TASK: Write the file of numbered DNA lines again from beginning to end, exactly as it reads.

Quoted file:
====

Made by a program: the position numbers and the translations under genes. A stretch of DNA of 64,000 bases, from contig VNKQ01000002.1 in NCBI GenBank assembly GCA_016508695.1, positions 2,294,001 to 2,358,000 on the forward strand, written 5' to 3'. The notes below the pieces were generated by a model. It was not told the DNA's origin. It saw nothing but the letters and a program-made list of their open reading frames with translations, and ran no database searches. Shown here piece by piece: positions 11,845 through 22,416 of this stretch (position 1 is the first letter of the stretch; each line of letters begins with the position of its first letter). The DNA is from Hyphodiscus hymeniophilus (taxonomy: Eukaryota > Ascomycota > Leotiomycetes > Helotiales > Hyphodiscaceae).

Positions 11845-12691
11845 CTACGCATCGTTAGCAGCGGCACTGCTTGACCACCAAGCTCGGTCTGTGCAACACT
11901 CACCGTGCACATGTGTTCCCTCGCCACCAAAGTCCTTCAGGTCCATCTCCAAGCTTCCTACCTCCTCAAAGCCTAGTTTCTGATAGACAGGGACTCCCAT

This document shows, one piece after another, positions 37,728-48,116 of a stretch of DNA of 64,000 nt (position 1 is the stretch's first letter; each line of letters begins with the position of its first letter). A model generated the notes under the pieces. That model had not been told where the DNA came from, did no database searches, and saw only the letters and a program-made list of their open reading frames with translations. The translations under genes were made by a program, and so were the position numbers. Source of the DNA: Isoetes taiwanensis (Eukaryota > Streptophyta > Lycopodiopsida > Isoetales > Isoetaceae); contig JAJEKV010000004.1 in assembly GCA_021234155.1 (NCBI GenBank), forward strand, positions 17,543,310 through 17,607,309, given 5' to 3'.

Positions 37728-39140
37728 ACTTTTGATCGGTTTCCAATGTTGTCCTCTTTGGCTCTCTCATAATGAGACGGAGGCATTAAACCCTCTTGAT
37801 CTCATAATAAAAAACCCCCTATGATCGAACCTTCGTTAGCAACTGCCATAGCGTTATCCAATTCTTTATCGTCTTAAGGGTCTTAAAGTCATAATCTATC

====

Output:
Made by a program: the position numbers and the translations under genes. A stretch of DNA of 64,000 bases, from contig VNKQ01000002.1 in NCBI GenBank assembly GCA_016508695.1, positions 2,294,001 to 2,358,000 on the forward strand, written 5' to 3'. The notes below the pieces were generated by a model. It was not told the DNA's origin. It saw nothing but the letters and a program-made list of their open reading frames with translations, and ran no database searches. Shown here piece by piece: positions 11,845 through 22,416 of this stretch (position 1 is the first letter of the stretch; each line of letters begins with the position of its first letter). The DNA is from Hyphodiscus hymeniophilus (taxonomy: Eukaryota > Ascomycota > Leotiomycetes > Helotiales > Hyphodiscaceae).

Positions 11845-12691
11845 CTACGCATCGTTAGCAGCGGCACTGCTTGACCACCAAGCTCGGTCTGTGCAACACT
11901 CACCGTGCACATGTGTTCCCTCGCCACCAAAGTCCTTCAGGTCCATCTCCAAGCTTCCTACCTCCTCAAAGCCTAGTTTCTGATAGACAGGGACTCCCAT

This document shows, one piece after another, positions 37,728-48,116 of a stretch of DNA of 64,000 nt (position 1 is the stretch's first letter; each line of letters begins with the position of its first letter). A model generated the notes under the pieces. That model had not been told where the DNA came from, did no database searches, and saw only the letters and a program-made list of their open reading frames with translations. The translations under genes were made by a program, and so were the position numbers. Source of the DNA: Isoetes taiwanensis (Eukaryota > Streptophyta > Lycopodiopsida > Isoetales > Isoetaceae); contig JAJEKV010000004.1 in assembly GCA_021234155.1 (NCBI GenBank), forward strand, positions 17,543,310 through 17,607,309, given 5' to 3'.

Positions 37728-39140
37728 ACTTTTGATCGGTTTCCAATGTTGTCCTCTTTGGCTCTCTCATAATGAGACGGAGGCATTAAACCCTCTTGAT
37801 CTCATAATAAAAAACCCCCTATGATCGAACCTTCGTTAGCAACTGCCATAGCGTTATCCAATTCTTTATCGTCTTAAGGGTCTTAAAGTCATAATCTATC